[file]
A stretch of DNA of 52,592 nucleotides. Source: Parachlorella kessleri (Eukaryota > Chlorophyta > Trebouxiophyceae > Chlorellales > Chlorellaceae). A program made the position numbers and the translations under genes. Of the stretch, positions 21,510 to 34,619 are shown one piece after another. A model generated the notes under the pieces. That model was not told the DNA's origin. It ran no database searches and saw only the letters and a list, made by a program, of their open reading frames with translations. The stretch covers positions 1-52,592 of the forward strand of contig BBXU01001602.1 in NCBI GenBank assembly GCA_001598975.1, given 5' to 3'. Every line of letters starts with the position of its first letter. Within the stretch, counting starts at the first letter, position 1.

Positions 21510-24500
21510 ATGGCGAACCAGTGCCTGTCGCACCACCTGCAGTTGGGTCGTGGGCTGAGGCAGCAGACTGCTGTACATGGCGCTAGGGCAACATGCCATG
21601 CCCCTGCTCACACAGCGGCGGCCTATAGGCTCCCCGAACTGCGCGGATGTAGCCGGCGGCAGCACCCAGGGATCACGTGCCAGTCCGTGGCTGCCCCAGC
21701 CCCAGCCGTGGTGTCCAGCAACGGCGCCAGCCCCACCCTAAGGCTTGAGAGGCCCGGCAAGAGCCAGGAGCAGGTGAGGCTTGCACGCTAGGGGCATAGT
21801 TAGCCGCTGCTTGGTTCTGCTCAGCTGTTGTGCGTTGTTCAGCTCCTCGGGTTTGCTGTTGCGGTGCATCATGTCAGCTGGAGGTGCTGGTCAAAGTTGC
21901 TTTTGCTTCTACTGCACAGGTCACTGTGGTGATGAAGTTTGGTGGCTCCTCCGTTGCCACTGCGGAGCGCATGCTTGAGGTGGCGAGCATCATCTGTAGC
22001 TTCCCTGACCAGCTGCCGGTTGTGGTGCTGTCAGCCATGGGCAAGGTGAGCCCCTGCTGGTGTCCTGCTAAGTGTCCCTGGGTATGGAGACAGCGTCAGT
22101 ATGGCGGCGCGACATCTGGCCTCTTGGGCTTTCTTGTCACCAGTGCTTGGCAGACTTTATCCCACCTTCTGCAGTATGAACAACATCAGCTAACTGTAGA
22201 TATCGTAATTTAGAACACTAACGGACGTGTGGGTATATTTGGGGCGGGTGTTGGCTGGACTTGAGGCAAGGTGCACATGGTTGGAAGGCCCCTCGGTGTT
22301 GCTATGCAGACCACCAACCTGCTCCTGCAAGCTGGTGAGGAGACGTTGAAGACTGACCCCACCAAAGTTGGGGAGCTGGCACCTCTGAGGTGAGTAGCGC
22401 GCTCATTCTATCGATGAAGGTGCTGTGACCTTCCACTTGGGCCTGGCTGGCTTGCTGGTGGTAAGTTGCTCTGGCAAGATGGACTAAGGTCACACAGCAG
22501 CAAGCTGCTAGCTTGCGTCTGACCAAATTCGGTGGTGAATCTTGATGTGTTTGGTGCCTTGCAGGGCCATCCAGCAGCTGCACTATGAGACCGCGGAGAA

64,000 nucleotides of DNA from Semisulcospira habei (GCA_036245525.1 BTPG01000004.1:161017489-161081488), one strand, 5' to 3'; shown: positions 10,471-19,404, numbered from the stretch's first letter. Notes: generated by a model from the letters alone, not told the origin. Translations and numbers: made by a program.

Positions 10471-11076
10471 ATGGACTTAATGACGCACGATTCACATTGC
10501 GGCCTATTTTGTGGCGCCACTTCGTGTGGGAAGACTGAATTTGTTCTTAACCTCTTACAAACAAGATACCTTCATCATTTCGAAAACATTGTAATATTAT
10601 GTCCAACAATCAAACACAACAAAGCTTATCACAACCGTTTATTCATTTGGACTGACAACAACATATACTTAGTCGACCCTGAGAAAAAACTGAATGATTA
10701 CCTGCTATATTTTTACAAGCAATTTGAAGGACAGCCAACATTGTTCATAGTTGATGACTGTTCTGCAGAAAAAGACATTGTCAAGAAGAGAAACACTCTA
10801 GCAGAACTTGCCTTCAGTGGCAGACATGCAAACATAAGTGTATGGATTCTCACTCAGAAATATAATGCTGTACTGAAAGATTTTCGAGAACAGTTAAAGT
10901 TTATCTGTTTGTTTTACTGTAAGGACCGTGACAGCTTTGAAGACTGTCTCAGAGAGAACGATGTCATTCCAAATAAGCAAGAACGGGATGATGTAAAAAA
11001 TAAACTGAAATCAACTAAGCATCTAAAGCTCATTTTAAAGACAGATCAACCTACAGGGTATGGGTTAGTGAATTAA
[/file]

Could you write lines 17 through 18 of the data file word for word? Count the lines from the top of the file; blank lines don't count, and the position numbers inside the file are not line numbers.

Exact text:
10501 GGCCTATTTTGTGGCGCCACTTCGTGTGGGAAGACTGAATTTGTTCTTAACCTCTTACAAACAAGATACCTTCATCATTTCGAAAACATTGTAATATTAT
10601 GTCCAACAATCAAACACAACAAAGCTTATCACAACCGTTTATTCATTTGGACTGACAACAACATATACTTAGTCGACCCTGAGAAAAAACTGAATGATTA